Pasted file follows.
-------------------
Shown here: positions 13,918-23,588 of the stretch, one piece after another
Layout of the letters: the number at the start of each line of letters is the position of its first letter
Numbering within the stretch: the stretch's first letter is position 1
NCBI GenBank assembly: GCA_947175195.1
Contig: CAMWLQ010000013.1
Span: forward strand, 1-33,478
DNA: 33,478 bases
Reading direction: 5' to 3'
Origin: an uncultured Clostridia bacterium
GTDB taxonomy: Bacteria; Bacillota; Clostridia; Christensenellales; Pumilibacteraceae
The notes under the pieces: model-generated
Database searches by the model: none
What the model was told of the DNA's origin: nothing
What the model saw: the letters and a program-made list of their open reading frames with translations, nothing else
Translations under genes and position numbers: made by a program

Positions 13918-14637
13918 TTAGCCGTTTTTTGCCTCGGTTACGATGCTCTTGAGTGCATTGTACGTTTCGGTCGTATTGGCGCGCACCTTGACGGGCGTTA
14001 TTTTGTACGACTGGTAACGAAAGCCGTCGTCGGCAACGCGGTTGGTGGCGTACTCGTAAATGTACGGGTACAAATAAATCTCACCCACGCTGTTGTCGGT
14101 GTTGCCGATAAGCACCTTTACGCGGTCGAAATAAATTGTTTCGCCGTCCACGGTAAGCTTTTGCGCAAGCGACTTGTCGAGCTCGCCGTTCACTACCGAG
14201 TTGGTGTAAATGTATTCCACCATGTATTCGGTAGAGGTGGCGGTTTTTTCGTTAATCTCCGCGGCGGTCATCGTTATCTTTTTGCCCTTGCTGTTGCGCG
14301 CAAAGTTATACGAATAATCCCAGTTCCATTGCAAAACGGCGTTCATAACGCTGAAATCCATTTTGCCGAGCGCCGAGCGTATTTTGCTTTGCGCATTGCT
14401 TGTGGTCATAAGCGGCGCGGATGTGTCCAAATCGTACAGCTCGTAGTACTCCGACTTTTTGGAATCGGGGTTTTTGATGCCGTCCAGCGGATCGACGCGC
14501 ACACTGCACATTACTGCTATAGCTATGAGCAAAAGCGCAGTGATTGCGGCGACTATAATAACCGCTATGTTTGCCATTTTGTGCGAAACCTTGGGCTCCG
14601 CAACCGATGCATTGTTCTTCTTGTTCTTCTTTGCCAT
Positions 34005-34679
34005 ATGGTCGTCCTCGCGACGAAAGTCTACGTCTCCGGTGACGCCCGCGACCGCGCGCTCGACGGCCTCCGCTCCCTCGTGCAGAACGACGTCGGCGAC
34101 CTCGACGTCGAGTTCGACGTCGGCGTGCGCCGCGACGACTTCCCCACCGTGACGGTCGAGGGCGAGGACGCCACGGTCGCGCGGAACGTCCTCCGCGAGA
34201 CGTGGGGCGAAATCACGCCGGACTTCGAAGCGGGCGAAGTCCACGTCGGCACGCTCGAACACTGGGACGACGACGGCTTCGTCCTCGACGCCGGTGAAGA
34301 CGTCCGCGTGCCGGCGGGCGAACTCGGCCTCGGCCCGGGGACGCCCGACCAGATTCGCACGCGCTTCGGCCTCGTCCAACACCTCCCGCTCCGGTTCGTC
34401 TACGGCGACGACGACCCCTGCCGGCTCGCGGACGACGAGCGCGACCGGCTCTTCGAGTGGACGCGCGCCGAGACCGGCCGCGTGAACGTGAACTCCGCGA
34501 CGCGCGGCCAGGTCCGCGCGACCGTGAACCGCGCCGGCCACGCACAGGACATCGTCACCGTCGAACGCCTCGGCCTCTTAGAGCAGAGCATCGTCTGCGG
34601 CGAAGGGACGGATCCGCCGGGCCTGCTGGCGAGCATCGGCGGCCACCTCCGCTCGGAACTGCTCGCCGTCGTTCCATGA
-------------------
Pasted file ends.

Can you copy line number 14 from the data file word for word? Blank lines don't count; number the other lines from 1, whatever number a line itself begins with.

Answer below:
What the model saw: the letters and a program-made list of their open reading frames with translations, nothing else